- social unrest including luddism, machine breaking, vandalism, and rioting (employs guards, police, lawyers, judges, social workers, and others and keeps convicted troublemakers out of the labor pool, while destroying abundance).
Likely we will see a mix of all those in the future, and in fact, a mix of all those is what we have now. The last options of homelessness, advertising, faddism, schooling, prison, war, genocide, bureaucracy, formalization, ill-health, suicide, abortion, aging, crime, and rioting are not recommended, even as our society currently relies on them heavily to destroy abundance and create guarding jobs. Jane Jacobs has called some of these sorts of things “transactions of decline”. It is important to distinguish between creating jobs of various sorts and the overall affect on societal happiness (see “The Broken Window Fallacy“). That’s why, even though all these things increase the GDP, it’s important to have other measures of societal health like a Genuine Progress Indicator.
For example, to elaborate on “The Parable of the Broken Window”, consider a riot about unemployment and hunger where rioters break windows and are arrested for it. Normally, our society might not do anything to create jobs or deal with hunger directly, but faced with this obvious problem, our society needs to act. First, the rioters are taken off the unemployment roles, because they are now prisoners. This reduces official unemployment. Beyond repairing the broken window, all sorts of jobs have been created here, many funded by fiat dollars that now can be justified to be taxed, printed, or borrowed — for police on overtime to respond to the riot, for bureaucrats to institute new security checks, for lawyers and judges to prosecute, defend, and judge the rioters, for prison construction to house the rioters, for guards to guard the rioters, for social workers and psychologists to talk to the imprisoned rioters as well as the ones they harmed, for the media to report on all this, and so on. The GDP soars, and official unemployment goes down a lot. Everyone might have been happier with more free time resulting from abundance that they could spend being good neighbors and good parents given society really did have the resources to provide incomes and food to all these people (even the prisoners now get regular meals), but the only way to make the system work according to its current mythological rules is to justify the spending based on the management of scarcity and violence along the lines of Keynesian economics.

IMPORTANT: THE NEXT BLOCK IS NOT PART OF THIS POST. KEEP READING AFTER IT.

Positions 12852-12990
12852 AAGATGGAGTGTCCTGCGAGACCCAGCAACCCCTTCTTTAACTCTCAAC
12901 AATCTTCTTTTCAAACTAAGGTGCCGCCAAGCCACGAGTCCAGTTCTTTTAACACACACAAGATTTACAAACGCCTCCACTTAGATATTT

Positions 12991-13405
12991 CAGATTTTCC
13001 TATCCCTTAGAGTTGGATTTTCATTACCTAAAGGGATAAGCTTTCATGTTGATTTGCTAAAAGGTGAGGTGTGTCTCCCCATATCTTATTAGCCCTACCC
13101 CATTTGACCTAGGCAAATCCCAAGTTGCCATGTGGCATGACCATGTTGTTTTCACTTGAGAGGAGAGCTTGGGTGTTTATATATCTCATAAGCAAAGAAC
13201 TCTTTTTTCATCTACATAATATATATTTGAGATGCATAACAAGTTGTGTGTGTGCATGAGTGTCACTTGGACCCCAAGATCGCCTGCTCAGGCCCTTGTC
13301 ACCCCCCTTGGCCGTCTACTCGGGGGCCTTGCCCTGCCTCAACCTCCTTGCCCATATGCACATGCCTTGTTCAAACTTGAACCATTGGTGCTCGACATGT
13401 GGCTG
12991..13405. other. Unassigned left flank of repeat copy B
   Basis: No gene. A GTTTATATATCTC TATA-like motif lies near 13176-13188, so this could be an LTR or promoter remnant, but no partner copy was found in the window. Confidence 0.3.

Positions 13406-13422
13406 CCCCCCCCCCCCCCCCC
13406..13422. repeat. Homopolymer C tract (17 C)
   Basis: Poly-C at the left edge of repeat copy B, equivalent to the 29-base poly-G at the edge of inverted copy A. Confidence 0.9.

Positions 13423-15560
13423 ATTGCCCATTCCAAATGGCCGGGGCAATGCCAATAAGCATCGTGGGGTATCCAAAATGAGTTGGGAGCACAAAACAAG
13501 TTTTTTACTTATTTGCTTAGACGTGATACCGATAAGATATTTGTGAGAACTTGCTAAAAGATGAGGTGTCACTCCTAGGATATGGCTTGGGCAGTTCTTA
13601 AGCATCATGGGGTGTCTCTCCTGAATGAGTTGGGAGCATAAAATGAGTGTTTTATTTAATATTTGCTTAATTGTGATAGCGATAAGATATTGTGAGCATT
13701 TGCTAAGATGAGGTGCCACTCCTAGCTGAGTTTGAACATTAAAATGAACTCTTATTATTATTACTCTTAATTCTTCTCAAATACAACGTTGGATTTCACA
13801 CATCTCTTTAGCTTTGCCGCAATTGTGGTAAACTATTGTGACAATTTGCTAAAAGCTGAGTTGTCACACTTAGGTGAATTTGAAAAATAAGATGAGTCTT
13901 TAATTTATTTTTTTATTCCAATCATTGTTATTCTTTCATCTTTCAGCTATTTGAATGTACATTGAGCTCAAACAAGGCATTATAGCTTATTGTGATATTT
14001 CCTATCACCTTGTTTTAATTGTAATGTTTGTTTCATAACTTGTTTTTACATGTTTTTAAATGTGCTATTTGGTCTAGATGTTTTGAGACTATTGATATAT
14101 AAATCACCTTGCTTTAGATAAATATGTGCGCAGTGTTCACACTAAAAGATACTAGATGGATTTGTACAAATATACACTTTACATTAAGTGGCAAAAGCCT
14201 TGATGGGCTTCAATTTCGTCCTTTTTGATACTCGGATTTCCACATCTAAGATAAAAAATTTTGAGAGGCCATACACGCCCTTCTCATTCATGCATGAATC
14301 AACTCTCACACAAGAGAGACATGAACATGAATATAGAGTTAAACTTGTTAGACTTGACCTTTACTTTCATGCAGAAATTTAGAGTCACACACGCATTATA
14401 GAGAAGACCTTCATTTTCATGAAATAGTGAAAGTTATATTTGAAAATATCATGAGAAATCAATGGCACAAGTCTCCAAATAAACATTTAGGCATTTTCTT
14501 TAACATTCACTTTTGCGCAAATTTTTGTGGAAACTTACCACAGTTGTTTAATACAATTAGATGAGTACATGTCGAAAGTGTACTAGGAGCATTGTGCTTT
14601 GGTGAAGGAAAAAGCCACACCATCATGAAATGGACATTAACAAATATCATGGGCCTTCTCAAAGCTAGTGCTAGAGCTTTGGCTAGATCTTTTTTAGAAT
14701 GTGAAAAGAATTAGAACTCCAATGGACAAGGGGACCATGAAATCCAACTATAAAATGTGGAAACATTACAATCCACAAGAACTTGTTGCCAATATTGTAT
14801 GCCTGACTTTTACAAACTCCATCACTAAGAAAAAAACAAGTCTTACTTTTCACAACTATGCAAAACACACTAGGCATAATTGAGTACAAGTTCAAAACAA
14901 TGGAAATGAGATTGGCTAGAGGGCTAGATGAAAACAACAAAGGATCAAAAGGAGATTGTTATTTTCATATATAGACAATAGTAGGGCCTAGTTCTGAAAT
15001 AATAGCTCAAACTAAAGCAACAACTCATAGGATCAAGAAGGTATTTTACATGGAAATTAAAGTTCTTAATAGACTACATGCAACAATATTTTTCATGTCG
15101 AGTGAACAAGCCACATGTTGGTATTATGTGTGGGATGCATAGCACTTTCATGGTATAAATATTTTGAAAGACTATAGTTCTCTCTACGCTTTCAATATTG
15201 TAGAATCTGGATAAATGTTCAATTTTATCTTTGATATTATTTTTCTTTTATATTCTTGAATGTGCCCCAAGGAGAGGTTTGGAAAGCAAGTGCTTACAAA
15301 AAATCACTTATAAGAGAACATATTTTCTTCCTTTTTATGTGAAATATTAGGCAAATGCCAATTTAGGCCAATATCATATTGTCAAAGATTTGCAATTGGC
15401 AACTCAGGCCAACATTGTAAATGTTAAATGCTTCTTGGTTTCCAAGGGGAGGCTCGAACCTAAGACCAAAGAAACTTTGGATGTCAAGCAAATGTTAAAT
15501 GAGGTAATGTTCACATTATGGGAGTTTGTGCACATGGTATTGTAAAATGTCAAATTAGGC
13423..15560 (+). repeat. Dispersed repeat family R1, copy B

This web site will go into the details of all this over time. That list is defining the landscape of a jobless recovery, showing connections between things that don’t usually seem connected. Like for example, why President Obama just suggested the school year should be longer while our best educators say compulsory school as we know it should disappear entirely.
The important thing to remember is that joblessness is not necessarily a bad thing. It means people have more time for family, friends, hobbies, and volunteerism. What is bad about formal unemployment is mainly not having a right to draw from the fruits of our technosphere and biosphere; otherwise, given a basic income, with the internet, there are endless ways to connect directly to other people to do worthwhile projects, and raising children well is something that by itself can absorb about as much energy as the community can put in to that.
As a society, we need to think hard about how to move beyond our current conceptions of jobs and work, perhaps along the lines of that memorandum from 1964. This rethinking has even been started in various ways by some of those of mainstream faiths.